Mindless Eating vs. Mindful Eating

Habits can change, once we have the desire to do it. And once we see what we’ve been doing. Retrospection is the key to gaining perspective and doing something differently.

Some days I find myself eating and picking or piece-mealing after I’ve cooked something like a loaf of bread or cookies or a pasta dish. If it’s out on the counter one bite will lead to another an hour later or so. Not good. But, I love food and eating makes me, I think, very happy. This includes work days when something brought in as a treat is mindlessly picked on throughout the day. Not good. Food at work makes the day go by faster, so it seems and generally puts people in a happier mood. Not altogether true.

How do I put this into perspective? How do I change back to my good habits that so easily get changed when broken just a few times?

At work, I have limited myself to just Fridays. Friday is lunch meeting day and if available, a special treat, at work.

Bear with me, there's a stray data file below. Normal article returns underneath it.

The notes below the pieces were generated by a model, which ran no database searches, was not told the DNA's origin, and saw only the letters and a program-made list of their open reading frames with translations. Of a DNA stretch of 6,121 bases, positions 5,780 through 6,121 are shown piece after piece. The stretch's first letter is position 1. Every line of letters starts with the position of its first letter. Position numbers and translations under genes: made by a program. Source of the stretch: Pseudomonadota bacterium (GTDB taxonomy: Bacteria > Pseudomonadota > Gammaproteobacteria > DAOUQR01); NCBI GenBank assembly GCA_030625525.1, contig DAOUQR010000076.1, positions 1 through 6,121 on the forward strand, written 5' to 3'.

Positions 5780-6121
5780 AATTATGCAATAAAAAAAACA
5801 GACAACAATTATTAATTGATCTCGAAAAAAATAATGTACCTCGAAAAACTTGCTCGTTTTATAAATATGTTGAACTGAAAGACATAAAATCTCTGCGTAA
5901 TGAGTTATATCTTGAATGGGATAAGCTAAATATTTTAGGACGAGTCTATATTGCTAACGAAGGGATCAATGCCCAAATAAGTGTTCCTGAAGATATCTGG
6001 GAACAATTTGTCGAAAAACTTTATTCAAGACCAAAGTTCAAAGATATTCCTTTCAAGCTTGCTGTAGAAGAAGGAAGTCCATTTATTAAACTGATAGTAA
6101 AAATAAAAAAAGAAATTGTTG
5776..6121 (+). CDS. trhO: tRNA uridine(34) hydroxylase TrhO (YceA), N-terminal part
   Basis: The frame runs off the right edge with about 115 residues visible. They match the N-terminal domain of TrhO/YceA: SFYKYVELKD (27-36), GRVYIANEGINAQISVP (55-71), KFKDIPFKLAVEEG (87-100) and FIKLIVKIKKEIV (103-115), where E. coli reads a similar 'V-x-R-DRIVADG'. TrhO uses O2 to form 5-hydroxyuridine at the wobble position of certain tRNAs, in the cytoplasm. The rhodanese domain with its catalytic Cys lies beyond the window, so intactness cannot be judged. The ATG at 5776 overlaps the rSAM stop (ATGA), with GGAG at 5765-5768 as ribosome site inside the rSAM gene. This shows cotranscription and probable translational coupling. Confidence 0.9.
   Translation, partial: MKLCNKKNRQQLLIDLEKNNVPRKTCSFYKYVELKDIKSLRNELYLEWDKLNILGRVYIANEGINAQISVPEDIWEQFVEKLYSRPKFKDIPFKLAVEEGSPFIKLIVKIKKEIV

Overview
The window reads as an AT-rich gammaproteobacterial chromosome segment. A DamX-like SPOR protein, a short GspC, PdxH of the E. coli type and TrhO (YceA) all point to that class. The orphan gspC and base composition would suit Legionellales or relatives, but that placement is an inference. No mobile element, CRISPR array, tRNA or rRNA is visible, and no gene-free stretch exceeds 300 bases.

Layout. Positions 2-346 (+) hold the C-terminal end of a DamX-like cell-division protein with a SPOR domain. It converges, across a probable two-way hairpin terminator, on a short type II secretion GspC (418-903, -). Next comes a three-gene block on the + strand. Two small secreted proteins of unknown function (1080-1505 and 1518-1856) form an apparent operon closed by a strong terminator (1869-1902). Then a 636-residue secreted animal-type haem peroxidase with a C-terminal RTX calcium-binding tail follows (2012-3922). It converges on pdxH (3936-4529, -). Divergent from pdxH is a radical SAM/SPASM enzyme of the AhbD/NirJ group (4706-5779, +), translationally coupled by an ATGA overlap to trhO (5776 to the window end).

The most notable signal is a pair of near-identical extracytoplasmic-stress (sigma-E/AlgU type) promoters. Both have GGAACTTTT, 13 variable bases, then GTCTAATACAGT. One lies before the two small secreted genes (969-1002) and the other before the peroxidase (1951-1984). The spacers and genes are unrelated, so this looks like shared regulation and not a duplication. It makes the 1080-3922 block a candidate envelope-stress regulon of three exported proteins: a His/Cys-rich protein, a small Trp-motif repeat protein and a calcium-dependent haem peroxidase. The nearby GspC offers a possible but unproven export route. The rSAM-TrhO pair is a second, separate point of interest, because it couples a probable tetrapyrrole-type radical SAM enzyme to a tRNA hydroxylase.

At home, to break my habit of nabbing a bite of something before my meal and a couple of hours later, after my meal, I try to just eat at certain times and only those times. Hard, yes. And to eliminate my worst habit of eating late, I try not to eat after 7:30PM. After that I can have a glass of milk or tea to help me sleep. If I really want something in particular, I include that with my meal or right after. 

Meal times really help me eliminate mindless eating. Keeping snacks at bay – most of the time – unless I’m urgently hungry, is a key note to stopping mindless eating altogether.

To sit and have a plate of food, or exactly what I’m about to eat, right in front of me, carves out mealtime in its entirety. This is it. This is its’ time. At that time it’s all about the food and the meal, nothing else. Mindfully eating, well.

Simple as it sounds? Simplicity causes it to be overlooked – and looking to diets is the most common way out. You think you’re going to try something else to get back on track while not eliminating the habits that got you to the mindlessness in the first place. It’s a vicious circle.

Being aware of what you do and what you want will bring you back to the right place. Set the table, put the food in front of you and eat, and that’s it. Until meal time rolls around the next time. And it will. Know that every time a bite tries to make its way to your mouth, between meals.


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